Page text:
Работает база данных...



    • Main Page
    • SOURCES: Papers on Y сhromosomal variation

    Boundaries and clines in the West Eurasian Y-chromosome landscape: insights from the European part of Russia


    У вас нет прав на скачивание файла
    Login:
    Password:
    Register
    Forgot your password?

    Reference Type: Journal Article

    Record Number: 32

    Author: A. Fechner, D. Quinque, S. Rychkov, I. Morozowa, O. Naumova, Y. Schneider, S. Willuweit, O. Zhukova, L. Roewer, M. Stoneking and I. Nasidze

    Year: 2008

    Title: Boundaries and clines in the West Eurasian Y-chromosome landscape: insights from the European part of Russia

    Journal: Am J Phys Anthropol

    Volume: 137

    Issue: 1

    Pages: 41-7

    Epub Date: 2008/05/13

    Date: Sep

    Short Title: Boundaries and clines in the West Eurasian Y-chromosome landscape: insights from the European part of Russia

    ISSN: 1096-8644 (Electronic)

    DOI: 10.1002/ajpa.20838,

    Accession Number: 18470899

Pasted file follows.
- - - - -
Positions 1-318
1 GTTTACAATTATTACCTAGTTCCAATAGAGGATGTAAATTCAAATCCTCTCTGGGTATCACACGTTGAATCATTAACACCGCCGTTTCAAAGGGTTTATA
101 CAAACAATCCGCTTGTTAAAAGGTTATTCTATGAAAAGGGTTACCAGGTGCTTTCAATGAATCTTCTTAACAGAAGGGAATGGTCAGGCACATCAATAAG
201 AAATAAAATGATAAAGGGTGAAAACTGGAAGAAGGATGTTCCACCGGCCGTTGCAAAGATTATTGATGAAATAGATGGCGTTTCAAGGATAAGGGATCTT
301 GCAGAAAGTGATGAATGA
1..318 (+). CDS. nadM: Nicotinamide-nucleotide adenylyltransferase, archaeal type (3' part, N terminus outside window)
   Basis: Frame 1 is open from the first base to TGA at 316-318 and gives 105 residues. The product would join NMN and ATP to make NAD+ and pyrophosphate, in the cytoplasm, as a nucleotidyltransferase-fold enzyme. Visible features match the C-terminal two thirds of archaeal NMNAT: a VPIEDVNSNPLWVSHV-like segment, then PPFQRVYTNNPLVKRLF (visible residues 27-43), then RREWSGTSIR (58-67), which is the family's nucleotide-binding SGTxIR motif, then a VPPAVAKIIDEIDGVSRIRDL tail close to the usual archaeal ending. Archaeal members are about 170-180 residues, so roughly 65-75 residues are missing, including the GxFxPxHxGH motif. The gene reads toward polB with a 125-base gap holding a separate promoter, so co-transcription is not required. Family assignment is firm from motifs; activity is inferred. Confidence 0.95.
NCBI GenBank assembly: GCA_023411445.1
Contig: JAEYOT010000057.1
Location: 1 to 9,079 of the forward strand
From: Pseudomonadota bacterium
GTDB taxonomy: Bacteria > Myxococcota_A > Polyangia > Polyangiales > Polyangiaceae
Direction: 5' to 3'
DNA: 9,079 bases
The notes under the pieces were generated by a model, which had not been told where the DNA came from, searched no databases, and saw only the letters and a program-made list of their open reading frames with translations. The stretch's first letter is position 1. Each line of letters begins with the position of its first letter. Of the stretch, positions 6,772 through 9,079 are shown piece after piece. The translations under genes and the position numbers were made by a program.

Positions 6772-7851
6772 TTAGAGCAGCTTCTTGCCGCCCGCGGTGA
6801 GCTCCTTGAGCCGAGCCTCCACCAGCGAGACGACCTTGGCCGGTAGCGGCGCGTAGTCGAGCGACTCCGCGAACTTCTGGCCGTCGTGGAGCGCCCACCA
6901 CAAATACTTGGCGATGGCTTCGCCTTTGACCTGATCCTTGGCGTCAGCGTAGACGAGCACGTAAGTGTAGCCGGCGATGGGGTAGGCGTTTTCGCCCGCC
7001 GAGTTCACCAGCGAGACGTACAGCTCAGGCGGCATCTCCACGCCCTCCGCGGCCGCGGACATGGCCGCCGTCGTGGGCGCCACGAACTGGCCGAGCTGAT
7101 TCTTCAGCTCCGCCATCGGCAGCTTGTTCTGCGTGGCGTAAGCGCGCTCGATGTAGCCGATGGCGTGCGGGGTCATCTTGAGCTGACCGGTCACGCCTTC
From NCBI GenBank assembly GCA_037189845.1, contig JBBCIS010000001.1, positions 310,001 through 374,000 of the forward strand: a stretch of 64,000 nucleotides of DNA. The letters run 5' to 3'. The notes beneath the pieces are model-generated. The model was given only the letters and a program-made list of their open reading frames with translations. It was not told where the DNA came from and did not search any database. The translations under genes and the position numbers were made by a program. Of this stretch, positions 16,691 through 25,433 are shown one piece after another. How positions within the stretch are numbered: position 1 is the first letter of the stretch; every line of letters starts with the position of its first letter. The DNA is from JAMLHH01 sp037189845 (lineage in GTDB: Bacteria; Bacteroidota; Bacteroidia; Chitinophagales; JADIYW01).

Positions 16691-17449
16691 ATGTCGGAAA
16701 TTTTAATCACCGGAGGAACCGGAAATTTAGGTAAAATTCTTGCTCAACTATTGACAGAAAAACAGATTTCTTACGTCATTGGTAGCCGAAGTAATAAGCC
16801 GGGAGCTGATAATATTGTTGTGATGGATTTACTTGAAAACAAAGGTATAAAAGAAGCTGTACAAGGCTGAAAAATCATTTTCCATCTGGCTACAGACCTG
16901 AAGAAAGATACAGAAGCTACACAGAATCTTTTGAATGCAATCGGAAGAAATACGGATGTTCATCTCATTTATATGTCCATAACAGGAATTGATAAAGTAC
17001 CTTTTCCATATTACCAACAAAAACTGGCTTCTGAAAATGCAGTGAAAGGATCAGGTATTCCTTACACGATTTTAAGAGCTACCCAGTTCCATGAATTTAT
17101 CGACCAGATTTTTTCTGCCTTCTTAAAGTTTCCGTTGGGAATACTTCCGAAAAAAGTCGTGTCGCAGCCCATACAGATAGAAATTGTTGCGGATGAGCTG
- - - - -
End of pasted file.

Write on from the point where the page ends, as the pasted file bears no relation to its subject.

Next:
Keywords: Chromosomes, Human, Y/*genetics, European Continental Ancestry Group/*genetics, Genetic Heterogeneity, *Genetic Variation, *Genetics, Population, Haplotypes, Humans, Male, Polymorphism, Single Nucleotide, Russia,

    Abstract: Previous studies of Y chromosome variation have revealed that western Europe, the Volga-Ural region, and the Caucasus differ dramatically with respect to Y-SNP haplogroup composition. The European part of Russia is situated in between these three regions; to determine if these differences reflect clines or boundaries in the Y-chromosome landscape, we analyzed 12 Y-SNPs in 545 males from 12 populations from the European part of Russia. The majority of Russian Y chromosomes (from 74% to 94%) belong to three Y chromosomal lineages [I-M170, R1a1-M17, and N3-TAT] that are also frequent in the rest of east Europe, north Europe, and/or in the Volga-Ural region. We find significant but low correlations between haplogroup frequencies and the geographic location of populations, suggesting gradual change in the Y chromosome gene pool across western Eurasia. However, we also find some significant boundaries between populations, suggesting that both isolation and migration have influenced the Y chromosome landscape.

    Notes: Fechner, Angela, Quinque, Dominique, Rychkov, Sergey, Morozowa, Irina, Naumova, Oksana, Schneider, Yuriy, Willuweit, Sascha, Zhukova, Olga, Roewer, Lutz, Stoneking, Mark, Nasidze, Ivan, Research Support, Non-U.S. Gov't, United States, American journal of physical anthropology, Am J Phys Anthropol. 2008 Sep;137(1):41-7.,

    Author Address: Department of Evolutionary Genetics, Max Planck Institute for Evolutionary Anthropology, D-04103 Leipzig, Germany.

    Language: eng